Button control design guidelines for Windows Phone
[ This article is for Windows Phone 8 developers. If you’re developing for Windows 10, see the latest documentation. ]
A Button control causes an app to perform an action when the user taps it.
This topic contains the following sections.
Appearance and action
A Button control is usually rectangular in shape. Standard layouts include a label or image. Customization of the shape of the Button control is constrained to specific scenarios. For more info, see Design Guidelines later in this topic.
When the user taps a Button control, it triggers an action or a chain of actions. A Button control reinforces its behavior by using different states like normal, inactive, and pushed. In the pushed state, the Button control will change its visual appearance to communicate that the user is interacting with it. The most common use of a Button control is to react and trigger an action after the user has raised his finger off the Button control. In some scenarios, the Button control could also trigger an action when the finger of the user first initiates contact, rather than waiting for the finger to lift.
Button controls are used to provide the user a way to trigger an action. In most cases, only one or two Button controls should be exposed to the user at the same time, such as Accept and Cancel, for example. When there’s a need to expose three or more actions to the user, consider using CheckBox or RadioButton controls instead, and then use a single Button control to trigger the selected actions.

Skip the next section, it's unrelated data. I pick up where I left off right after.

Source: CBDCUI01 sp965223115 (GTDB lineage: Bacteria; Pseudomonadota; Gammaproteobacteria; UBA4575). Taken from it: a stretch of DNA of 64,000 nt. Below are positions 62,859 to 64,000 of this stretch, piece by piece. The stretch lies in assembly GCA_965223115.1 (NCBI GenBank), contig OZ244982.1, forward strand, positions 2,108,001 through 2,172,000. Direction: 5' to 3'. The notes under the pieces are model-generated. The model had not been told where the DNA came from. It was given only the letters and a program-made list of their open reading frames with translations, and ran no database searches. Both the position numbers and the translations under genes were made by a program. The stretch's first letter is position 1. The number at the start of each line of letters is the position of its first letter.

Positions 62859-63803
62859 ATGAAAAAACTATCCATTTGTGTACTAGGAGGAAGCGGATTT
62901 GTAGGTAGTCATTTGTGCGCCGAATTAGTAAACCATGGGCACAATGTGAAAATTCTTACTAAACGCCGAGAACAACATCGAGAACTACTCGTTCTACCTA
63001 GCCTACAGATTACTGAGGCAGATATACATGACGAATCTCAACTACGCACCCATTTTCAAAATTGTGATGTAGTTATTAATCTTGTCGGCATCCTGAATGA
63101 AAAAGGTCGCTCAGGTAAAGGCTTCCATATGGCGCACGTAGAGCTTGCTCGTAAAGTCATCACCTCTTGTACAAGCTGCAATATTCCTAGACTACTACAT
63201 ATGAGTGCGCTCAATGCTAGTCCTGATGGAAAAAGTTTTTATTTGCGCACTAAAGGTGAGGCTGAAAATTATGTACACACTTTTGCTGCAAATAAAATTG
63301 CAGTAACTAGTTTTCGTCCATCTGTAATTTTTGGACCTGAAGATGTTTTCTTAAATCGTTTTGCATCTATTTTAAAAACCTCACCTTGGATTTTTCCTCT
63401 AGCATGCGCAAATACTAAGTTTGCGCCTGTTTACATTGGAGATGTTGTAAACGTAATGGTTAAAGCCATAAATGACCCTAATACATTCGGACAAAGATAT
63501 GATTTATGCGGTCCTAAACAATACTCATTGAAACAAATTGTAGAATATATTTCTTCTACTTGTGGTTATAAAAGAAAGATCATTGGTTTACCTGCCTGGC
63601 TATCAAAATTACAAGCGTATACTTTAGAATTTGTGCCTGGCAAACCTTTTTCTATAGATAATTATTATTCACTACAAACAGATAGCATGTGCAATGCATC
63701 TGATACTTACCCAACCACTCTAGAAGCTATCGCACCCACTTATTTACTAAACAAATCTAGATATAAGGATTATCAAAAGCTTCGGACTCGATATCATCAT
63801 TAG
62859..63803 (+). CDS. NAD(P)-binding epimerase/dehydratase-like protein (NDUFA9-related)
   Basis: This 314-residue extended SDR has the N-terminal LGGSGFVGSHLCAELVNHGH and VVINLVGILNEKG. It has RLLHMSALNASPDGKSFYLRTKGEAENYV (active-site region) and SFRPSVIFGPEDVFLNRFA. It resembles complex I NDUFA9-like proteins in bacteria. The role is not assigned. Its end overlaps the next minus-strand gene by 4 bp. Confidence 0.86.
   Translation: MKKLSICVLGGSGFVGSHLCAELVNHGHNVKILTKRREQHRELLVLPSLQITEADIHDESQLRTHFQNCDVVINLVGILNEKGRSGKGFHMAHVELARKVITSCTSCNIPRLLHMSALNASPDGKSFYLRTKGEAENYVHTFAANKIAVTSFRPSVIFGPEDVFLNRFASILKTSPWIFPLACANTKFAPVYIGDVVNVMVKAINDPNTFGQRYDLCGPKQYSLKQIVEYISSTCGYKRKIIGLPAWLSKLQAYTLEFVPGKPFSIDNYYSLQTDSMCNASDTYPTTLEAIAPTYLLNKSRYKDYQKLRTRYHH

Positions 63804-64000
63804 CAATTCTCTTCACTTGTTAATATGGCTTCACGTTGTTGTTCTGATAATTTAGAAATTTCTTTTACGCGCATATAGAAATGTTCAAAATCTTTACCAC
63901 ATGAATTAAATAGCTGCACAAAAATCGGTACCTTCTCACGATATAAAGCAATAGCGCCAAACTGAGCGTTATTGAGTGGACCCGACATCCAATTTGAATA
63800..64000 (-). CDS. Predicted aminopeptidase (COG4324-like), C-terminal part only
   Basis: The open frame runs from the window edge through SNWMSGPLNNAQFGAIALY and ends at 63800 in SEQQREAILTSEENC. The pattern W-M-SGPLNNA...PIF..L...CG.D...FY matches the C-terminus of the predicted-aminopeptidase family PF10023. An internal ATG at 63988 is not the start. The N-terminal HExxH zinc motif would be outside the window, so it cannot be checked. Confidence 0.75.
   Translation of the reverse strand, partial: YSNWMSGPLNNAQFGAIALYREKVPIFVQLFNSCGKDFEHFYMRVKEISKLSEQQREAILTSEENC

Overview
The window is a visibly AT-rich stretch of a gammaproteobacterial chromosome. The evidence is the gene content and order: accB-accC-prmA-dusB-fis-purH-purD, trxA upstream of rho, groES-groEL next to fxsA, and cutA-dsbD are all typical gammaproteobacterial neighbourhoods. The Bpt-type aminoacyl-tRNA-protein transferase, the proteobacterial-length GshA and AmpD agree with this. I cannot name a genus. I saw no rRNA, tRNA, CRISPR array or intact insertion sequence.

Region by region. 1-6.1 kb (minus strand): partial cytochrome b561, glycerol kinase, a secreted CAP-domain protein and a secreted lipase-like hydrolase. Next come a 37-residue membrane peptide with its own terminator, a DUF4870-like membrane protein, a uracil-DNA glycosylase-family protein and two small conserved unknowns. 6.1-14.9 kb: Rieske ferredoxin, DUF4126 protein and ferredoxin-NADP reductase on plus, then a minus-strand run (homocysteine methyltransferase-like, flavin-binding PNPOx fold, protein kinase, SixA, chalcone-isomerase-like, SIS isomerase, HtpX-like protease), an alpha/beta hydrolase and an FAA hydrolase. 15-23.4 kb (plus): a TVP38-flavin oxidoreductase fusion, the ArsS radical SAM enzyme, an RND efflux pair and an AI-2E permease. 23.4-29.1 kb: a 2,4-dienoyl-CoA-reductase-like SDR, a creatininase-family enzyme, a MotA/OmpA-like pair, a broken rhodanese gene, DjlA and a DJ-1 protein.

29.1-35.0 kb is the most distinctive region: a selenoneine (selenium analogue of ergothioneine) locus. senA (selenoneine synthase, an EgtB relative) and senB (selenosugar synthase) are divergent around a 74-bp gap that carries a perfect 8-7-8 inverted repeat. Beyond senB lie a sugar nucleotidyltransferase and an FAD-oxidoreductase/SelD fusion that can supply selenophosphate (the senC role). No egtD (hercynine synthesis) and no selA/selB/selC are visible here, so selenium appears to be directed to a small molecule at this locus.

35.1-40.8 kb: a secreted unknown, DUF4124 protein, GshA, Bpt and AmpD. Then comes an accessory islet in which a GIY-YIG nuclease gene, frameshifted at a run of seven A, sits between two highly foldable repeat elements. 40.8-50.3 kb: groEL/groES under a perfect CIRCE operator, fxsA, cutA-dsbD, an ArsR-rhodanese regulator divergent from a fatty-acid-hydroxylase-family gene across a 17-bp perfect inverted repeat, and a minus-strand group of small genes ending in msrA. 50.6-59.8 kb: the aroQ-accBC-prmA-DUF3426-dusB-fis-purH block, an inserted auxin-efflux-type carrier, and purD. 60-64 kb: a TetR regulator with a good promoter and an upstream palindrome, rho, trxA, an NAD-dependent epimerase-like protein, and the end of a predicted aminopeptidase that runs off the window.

The Button control should never include more than two words.
Always use the system font unless brand guidelines tell you to use another font.
Button control text should be concise and typically be a verb.
Button control text may be dynamic.
The Windows Phone design catalog of controls has a rich selection of different button mechanisms that, depending on a particular app scenario, could be used instead of a Button control. For example, ApplicationBarIconButton controls have a substantially different look and feel compared to a Button control, but they act the same way. Consider adding an ApplicationBarIconButton control to enable the user to trigger an action that needs to be available across multiple screens within the app instead of repeating the use of a Button control across multiple screens. Also, consider the use of other button mechanisms depending on your user interface needs: CheckBox, RadioButton, or HyperlinkButton.